Jane Ballot

Being me in the world

Wednesday 25th February

My cousin starts her chemo tomorrow. Carl spoke to her and says that she is feeling very much like I felt when I was about to start mine. Part of those feelings were a sense of unreality because you feel well when you have cancer and almost wonder why there is talk of so much (and so harsh) treatment.

I remember.

Apparently, in Australia, the chemo patients are hospitalised for the 24 hours after the treatment. Not a bad idea, actually – then they can rest while the nausea sets in.

By far the worst time for me with the nausea was the first two days after the first chemo. I felt terrible. It was like I was at the bottom of a tunnel or deep well and couldn’t really see a way out. All that lay ahead was days of feeling like that and then, having to go through it all again and again.

It gets better, though. It all gets better.

In retrospect, maybe it wasn’t such a bright idea to be up at 5am the day after chemo, making school lunches and getting everyone off to school. Perhaps, if I’d had the opportunity to rest (or given it to myself), it wouldn’t have been so bad.

We are so wise after the event 😉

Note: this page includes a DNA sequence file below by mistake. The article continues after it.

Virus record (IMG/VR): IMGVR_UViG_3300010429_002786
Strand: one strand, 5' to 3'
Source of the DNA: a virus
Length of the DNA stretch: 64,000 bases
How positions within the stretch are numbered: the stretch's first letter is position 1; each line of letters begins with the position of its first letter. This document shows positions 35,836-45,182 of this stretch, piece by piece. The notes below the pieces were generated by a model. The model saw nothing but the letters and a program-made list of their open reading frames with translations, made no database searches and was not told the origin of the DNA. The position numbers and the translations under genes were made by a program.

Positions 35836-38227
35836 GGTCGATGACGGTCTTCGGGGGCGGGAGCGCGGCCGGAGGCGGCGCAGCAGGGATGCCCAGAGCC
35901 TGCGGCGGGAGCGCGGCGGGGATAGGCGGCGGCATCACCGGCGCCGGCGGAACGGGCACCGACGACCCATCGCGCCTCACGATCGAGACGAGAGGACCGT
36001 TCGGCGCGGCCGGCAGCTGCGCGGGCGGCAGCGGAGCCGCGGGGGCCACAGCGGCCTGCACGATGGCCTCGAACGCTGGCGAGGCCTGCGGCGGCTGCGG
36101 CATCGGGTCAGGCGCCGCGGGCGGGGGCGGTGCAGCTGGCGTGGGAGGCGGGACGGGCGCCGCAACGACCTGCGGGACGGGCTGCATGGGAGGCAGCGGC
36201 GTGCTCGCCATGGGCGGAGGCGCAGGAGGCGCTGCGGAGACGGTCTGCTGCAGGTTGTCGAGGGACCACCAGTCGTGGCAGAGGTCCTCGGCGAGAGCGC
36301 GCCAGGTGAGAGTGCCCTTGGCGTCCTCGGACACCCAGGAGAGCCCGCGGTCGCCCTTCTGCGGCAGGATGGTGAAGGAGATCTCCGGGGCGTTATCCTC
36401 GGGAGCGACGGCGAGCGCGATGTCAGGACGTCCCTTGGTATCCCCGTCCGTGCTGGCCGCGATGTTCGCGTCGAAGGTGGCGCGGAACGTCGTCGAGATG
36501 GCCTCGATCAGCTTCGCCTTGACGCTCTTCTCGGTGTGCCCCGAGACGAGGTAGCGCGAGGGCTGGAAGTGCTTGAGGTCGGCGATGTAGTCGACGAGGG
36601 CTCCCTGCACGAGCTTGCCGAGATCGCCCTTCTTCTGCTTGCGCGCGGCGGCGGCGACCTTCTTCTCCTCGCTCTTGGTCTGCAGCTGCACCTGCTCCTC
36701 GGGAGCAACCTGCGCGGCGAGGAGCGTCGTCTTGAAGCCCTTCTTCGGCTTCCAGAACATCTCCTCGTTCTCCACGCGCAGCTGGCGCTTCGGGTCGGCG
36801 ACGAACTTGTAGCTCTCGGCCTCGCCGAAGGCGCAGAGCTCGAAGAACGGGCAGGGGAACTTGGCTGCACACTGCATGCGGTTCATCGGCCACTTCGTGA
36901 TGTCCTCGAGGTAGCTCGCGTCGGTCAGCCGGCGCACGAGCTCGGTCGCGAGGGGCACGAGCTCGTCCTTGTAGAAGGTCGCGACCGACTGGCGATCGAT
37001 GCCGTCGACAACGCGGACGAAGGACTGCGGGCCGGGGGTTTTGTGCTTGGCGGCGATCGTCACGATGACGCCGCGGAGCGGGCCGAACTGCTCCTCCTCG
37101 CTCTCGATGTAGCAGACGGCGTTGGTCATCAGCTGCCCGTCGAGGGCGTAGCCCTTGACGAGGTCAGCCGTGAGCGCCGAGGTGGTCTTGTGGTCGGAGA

At this moment, I cannot imagine how I even thought that I would possibly be able to play polo at Champs next month. I suppose that I really had no idea what the impact of this whole cancer thing would be on me physically. I definitely had no idea how drained and exhausted I would feel – and for how long. When will I ever, ever not be so tired most of the time?

Then there is, of course, the effects of the operations. I literally had no idea how much they would affect me. My side and arm seem to be more affected by things lately. I don’t know if they are reacting against paddling, or if it’s because the feeling is starting to come back in tiny ways and the muscles are just telling me how much they were affected.

Whatever it is, it’s going to be a long, long time still before I will be physically fit and healed again. Again, patience is the name of the game. Fortunately, there is so much going on in real life that I don’t actually have that much time to be bogged down by the discomfort and the thoughts of When? Should I be doing anything? How can I expedite the process, or help it along?

And, again: when?

Then, again, of course, comes the obvious answer: all in good time. We embark on journeys so often without knowing the end point. This is not much different. The end will come when it comes. Until then, I will move along as I can and cope as best I can.


  1. Carl says:

    “Everything will be all right in the end. If it’s not all right, it is not yet the end”……. Patel, Hotel Manager, The Best Exotic Marigold Hotel


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